Receiving an inheritance can be a significant and life-changing event, providing you with an opportunity to secure your financial future. However, it’s crucial to approach this windfall wisely to make the most of it.
We will discuss smart financial moves to make when you receive an inheritance. We also want to give you a free resource to assess your current financial situation so you can make sound financial decisions.
Millennials and Gen Z
If you were born between 1981 to the early 2000’s, you fall in this camp. You are more likely to have fewer assets and higher human capital (the ability to work and earn income), families with younger kids, and debt.
You received an inheritance. Now what? Consider these actions steps:
Put it away in savings. Boring, yes, but a healthy savings account can liberate your finances. In my experience, people with underfunded short-term reserves have a hard time with big-picture financial moves like Roth conversions and buying proper insurance.
Pay down student loans. Knowing how much of your inheritance you should devote to paying down debt is tricky. Debt is amoral, but too much debt can hinder your ability to respond to emergency expenses, invest regularly, and be generous.
Student loans come in different forms (i.e. Federal and private) and have a confusing number of repayment plans (i.e. standard and income-driven). Having a student loan plan in place is a good first step to determining how much of your inheritance should go towards paying this down.
Invest in your future. If you receive a large inheritance, you might be surprised to learn that you can’t dump a huge chunk of it into a retirement account. These types of tax-advantaged accounts have annual contribution limits. But you can still invest for the future in much the same way. A taxable investment account allows you to put your money to work so you can increase it over time. The best part is you have longer for this money to grow and compound!
Buy a house. Buying a house can seem daunting, and saving up for the down payment can be slow. What better way to use an inheritance than buying a home?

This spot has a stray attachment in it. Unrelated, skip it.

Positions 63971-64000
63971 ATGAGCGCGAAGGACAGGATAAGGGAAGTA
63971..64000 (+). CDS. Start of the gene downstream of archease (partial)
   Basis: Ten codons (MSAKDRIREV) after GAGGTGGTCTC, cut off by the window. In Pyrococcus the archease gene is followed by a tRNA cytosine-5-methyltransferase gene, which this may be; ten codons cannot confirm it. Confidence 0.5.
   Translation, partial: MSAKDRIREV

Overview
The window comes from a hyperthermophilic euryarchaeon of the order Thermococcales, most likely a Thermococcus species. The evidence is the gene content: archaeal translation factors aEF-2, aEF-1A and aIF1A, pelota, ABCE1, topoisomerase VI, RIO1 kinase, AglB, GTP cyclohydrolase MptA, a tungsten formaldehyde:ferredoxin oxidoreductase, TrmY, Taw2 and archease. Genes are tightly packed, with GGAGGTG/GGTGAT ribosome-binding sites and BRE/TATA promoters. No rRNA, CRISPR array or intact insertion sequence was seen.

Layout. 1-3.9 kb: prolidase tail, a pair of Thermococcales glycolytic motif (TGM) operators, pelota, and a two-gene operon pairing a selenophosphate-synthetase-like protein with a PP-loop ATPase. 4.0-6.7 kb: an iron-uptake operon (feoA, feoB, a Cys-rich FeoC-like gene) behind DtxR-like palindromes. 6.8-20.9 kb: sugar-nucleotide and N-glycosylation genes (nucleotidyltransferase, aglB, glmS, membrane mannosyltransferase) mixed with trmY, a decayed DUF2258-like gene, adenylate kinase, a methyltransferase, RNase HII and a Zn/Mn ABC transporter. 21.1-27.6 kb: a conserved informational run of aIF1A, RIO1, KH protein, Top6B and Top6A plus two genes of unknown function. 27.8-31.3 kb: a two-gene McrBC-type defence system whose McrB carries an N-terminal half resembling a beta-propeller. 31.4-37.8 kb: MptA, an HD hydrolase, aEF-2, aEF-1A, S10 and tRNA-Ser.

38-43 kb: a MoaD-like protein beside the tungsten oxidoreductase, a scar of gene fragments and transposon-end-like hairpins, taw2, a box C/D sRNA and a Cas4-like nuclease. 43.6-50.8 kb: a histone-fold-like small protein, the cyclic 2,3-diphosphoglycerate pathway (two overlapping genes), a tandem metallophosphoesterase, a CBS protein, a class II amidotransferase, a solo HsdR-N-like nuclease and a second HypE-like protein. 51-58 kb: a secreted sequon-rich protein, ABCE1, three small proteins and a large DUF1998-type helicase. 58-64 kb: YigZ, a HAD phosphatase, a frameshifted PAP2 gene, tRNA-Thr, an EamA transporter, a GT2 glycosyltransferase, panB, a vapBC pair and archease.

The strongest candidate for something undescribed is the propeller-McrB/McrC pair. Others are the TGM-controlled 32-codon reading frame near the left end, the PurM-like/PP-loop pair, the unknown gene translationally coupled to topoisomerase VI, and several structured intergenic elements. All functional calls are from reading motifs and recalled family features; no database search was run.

If you were born between 1965 and 1980 at this point you have higher assets, your debt burden is smaller, and your goals are more nuanced. You also have less room for error, so use this inheritance wisely!
If you’ve received an inheritance, consider these steps:
Boost retirement savings. Hopefully you’ve been making use of tax-advantaged retirement accounts. An inheritance at this stage of life allows you to boost any shortfall in your retirement plan. Again, look at opening a taxable investment account to accommodate a large deposit.
Prepare for the cost of education. Have you seen the cost of college lately? Now think of your kids—how much will it cost when they are in school?
I get it—college is expensive and you might not be able to save for the entire bill. That’s fine! Your first step is to talk with your spouse about what percentage of college costs you’d like to pay for. Let’s say you decide on a goal to pay for 50% of your kids’ college. Then, you can use a college savings calculator to estimate the future cost of education (with inflation).
Finish off your mortgage. You’re right—we don’t usually advocate paying off your mortgage early. However, if your mortgage will not be paid off by retirement, it might be a good idea to use some of your inheritance to fast-track this expense.
Formulate your long-term care plan. The best time to think about your future long-term care expenses is in your 50’s. Why? You are healthier in your 50’s then you will be in your 60’s. This makes it easier to qualify for long-term care insurance. Secondly, starting earlier means you have more time to leverage your assets for future long-term care expenses.
How can an inheritance be used for future long-term care expenses? A modern approach to long-term care insurance involves funding a “hybrid” life insurance policy. These can be financed through a one-time premium, a series of ongoing premiums, or both.
Fund your legacy goal. You were the beneficiary of someone else’s legacy. Do you also have a goal to pass on an inheritance? The goal to fund a legacy is really a retirement income goal in disguise. You have a nest egg that grew. How efficiently you design your retirement income plan determines how much you will pass along to your beneficiaries.
If you are trying to decide what to do with an inheritance, we have a free financial assessment to help you. Elements is a financial scorecard that will allow you to quickly see your financial picture at a glance.
To get your free financial assessment, click this link to download the Elements app and begin answering the questions. When completed, one of our financial advisors will send you a brief video to help interpret your scores. The process of downloading and completing Elements should take 15 minutes. Our goal is that you will receive more financial clarity as a result of this free assessment!